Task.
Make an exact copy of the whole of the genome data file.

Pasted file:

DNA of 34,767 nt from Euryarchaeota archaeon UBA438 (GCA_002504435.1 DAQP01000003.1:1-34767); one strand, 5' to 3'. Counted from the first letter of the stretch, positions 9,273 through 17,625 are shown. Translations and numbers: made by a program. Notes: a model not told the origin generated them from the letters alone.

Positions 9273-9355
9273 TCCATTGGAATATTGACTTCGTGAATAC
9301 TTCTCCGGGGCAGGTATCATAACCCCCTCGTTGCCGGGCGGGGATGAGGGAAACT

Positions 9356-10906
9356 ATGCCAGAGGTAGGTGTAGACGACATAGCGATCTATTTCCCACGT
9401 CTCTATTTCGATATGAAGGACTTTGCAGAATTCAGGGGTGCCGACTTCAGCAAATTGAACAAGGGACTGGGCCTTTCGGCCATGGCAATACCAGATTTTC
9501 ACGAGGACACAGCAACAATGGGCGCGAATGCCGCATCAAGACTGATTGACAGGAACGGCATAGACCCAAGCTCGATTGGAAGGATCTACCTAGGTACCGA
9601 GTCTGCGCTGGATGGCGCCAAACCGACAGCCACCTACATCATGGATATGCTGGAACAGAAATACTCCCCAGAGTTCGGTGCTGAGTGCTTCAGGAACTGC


DNA of 34,767 nt from Euryarchaeota archaeon UBA438 (GCA_002504435.1 DAQP01000003.1:1-34767); one strand, 5' to 3'. Counted from the first letter of the stretch, positions 9,273 through 17,625 are shown. Translations and numbers: made by a program. Notes: a model not told the origin generated them from the letters alone.

Positions 9273-9355
9273 TCCATTGGAATATTGACTTCGTGAATAC
9301 TTCTCCGGGGCAGGTATCATAACCCCCTCGTTGCCGGGCGGGGATGAGGGAAACT

Positions 9356-10906
9356 ATGCCAGAGGTAGGTGTAGACGACATAGCGATCTATTTCCCACGT
9401 CTCTATTTCGATATGAAGGACTTTGCAGAATTCAGGGGTGCCGACTTCAGCAAATTGAACAAGGGACTGGGCCTTTCGGCCATGGCAATACCAGATTTTC
9501 ACGAGGACACAGCAACAATGGGCGCGAATGCCGCATCAAGACTGATTGACAGGAACGGCATAGACCCAAGCTCGATTGGAAGGATCTACCTAGGTACCGA
9601 GTCTGCGCTGGATGGCGCCAAACCGACAGCCACCTACATCATGGATATGCTGGAACAGAAATACTCCCCAGAGTTCGGTGCTGAGTGCTTCAGGAACTGC